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Marieke Hopman


9 februari 2016

Onderwijs en de plicht om te studeren

9 februari 2016 | By | 2 Comments

Dear all,

By now I have interviewed about 20 people on the right to education in the Netherlands, of whom about 50% children. Some of these people had positive experiences with education, some negative. What seems to be a big factor in how children experience their education is the amount of enforcement involved.

How do you remember your education? Was/is it something you do because you MUST or something you do because you WANT TO?

Today I met a 10 year old boy who had even more trouble school timetablethan most children with the obligatory character of education. He simply felt greatly unhappy with teachers telling him what to do (“today you finish paragraph 5.1 of maths and you read 10 pages”, etc). Philosopher Michel Foucault compared a school to a military institution. According to Foucault, schools are focused on teaching discipline, like a military academy. Students are taught discipline like soldiers. You can see this by how even the physical side is forced; you have to sit/stand/walk/stand in line when the teacher tells you to, the timetable is strict.

Any student should who has a problem with authority will not make it to the diploma.

However, the boy I met today now does not study much at all. He is at home most of the time, and his parents are trying to give him space for him to find out what he wants and to start studying it. They believe that with time, something will interest him and he will find the motivation to study, because it is interesting to him. After all, you can learn how to read and write and calculate not only from studybooks. Imagine for example that you find a great interest in stars, you will want to study stars by reading about them, maybe take notes, explain them to others, calculate their positions.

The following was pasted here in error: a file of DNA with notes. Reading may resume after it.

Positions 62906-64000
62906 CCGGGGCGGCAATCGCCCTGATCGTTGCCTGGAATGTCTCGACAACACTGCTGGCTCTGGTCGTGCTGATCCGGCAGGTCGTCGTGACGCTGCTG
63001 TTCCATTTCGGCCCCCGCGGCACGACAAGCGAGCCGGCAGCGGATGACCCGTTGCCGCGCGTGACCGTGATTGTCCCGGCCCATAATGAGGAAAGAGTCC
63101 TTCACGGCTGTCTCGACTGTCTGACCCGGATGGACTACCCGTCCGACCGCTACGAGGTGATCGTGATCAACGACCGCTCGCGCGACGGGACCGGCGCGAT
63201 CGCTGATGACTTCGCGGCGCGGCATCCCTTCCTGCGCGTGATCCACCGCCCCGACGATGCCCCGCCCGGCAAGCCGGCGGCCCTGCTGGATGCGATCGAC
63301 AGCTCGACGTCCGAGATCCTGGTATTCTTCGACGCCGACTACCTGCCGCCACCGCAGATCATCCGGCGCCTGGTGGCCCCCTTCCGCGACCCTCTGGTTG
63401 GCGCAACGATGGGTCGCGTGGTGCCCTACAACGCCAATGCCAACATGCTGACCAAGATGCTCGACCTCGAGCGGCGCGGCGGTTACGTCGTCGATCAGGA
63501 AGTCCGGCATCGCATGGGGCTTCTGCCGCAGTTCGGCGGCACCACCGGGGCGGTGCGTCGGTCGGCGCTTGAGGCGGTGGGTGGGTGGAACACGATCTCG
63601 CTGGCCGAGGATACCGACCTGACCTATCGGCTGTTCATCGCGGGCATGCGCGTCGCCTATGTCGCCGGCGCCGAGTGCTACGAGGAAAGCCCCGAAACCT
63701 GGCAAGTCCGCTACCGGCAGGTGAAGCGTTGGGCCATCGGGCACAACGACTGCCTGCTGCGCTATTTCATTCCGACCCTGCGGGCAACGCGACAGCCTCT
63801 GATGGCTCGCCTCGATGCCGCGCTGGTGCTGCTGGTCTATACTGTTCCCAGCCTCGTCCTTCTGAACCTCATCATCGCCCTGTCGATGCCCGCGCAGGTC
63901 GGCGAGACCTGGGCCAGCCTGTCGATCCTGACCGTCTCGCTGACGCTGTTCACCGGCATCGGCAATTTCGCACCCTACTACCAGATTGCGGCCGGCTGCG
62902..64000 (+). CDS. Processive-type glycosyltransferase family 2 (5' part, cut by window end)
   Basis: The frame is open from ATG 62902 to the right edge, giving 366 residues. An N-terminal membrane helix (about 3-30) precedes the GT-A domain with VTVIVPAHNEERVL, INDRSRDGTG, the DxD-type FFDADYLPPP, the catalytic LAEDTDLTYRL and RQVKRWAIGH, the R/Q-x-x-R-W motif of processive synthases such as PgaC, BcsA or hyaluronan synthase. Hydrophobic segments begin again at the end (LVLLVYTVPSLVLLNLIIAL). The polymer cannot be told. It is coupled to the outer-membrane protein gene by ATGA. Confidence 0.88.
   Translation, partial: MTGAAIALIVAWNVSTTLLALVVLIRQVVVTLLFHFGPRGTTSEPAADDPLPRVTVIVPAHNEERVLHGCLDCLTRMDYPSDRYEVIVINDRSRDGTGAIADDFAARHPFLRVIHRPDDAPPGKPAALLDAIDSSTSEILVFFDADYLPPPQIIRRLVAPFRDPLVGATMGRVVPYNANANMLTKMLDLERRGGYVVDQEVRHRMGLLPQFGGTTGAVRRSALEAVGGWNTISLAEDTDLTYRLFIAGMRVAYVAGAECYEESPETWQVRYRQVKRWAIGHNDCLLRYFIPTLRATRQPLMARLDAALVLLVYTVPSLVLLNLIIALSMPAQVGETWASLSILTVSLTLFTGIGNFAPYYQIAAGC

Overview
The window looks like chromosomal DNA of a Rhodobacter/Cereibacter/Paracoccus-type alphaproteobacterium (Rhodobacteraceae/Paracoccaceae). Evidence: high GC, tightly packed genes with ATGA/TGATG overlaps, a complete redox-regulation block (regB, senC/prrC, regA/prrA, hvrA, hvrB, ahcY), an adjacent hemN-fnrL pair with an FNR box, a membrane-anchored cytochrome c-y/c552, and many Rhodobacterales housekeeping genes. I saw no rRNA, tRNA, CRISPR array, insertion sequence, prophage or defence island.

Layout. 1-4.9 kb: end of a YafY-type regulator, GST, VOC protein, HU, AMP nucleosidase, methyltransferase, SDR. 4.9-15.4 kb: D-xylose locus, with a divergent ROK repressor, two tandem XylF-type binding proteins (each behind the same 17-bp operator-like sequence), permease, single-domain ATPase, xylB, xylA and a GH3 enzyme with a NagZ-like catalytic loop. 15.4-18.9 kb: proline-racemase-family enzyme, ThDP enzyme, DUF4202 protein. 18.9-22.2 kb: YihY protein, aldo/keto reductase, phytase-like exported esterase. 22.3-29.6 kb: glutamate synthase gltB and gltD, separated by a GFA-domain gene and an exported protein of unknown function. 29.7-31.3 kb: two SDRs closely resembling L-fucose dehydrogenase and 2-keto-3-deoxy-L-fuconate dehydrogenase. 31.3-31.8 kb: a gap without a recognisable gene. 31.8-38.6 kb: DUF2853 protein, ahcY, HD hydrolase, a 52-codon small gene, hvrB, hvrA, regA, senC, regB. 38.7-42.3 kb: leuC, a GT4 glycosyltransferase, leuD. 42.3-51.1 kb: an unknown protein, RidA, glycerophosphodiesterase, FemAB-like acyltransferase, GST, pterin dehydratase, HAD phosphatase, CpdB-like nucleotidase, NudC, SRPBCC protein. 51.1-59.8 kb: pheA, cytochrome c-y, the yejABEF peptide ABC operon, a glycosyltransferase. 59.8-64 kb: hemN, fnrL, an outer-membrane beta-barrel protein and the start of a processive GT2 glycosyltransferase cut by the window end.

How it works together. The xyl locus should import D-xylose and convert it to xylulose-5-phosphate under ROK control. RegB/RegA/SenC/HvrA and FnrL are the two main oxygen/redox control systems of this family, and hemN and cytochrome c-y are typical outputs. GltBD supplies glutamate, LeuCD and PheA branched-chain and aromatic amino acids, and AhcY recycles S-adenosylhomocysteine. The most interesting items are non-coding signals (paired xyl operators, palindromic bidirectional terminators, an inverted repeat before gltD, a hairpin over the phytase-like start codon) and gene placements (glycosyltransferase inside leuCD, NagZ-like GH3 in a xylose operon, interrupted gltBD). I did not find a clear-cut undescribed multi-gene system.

The idea sounds great and wouldn’t it be great if school was just much more FUN? Or can it not be all fun? Does the right to education involve a duty to study? dutytostudy


  1. Wiron

    I, as my father, have had great difficulties enjoying authority- he from military and his bosses, I myself from school, police, city hall employees, you name it. This doesn’t mean I don’t respect authority. And I have a need for leadership, guidance, as do children.
    It does mean that running an authoritative system is far more complex than being an authoritative figure. The one passing on the authority has a difficult job, because he is indirectly passing on a message, trying to make it his own but failing many a time. This is the difference between good teachers and lesser ones. I failed being a teacher because I struggled with this authority issue all the time. Crowd control and having fun are always linked to eachother, this is an unhappy marriage.
    Leadership is never accepted by everyone, so we conjure up a system that will create acceptance. At school, teachers are trying so hard to find the right way, but crowd control and a serene learning environment are the tools that create the best opportunities for all the kids to develop the skill set they want to attain in order to fit in the society’s system.
    So, if all parents realized this and all bore enough intelligence to be a responsible example to their children, I think home schooling and some private tutoring would be the ideal answer. Alas, we are not all scholars. Sometimes we just want to blow something up. Or hurt someone. And get paid to do it.

  2. Marieke Hopman

    Thanks for your reaction and sharing your most interesting thoughts, Wiron!
    I really like your reflection on how crowd control and having fun are always linked together, yet this is an unhappy marriage. I a way that applies further than to education only; I’m thinking of festivals and the extensive control present there. And on a more general level we can say this is the legitimization of the state and its laws; we are with so many, we need a form of control as a condition to have fun.

    However in education I am not convinced that crowd control is necessary. Or at least, it makes me think of my education when “control” mostly meant if you do not follow the rules you get punished. Much a small kind of dictatorial system in the classroom.

    However, in my experience as a teacher I was never much concerned with keeping order. And when I was (the rare times when I had to teach 32 1st grade students in an overcrowded classroom), I felt like what I was doing was totally useless and they were not learning anything. Even if you forcefully get all 32 to be quiet, they are not exactly listening or doing exercises. A classroom environment of control is more or less a battle field. There is a battle between the students and the teacher, and even if the teacher “wins” in the sense that it is quiet, the students fight back by finding ways not to participate in the lesson…

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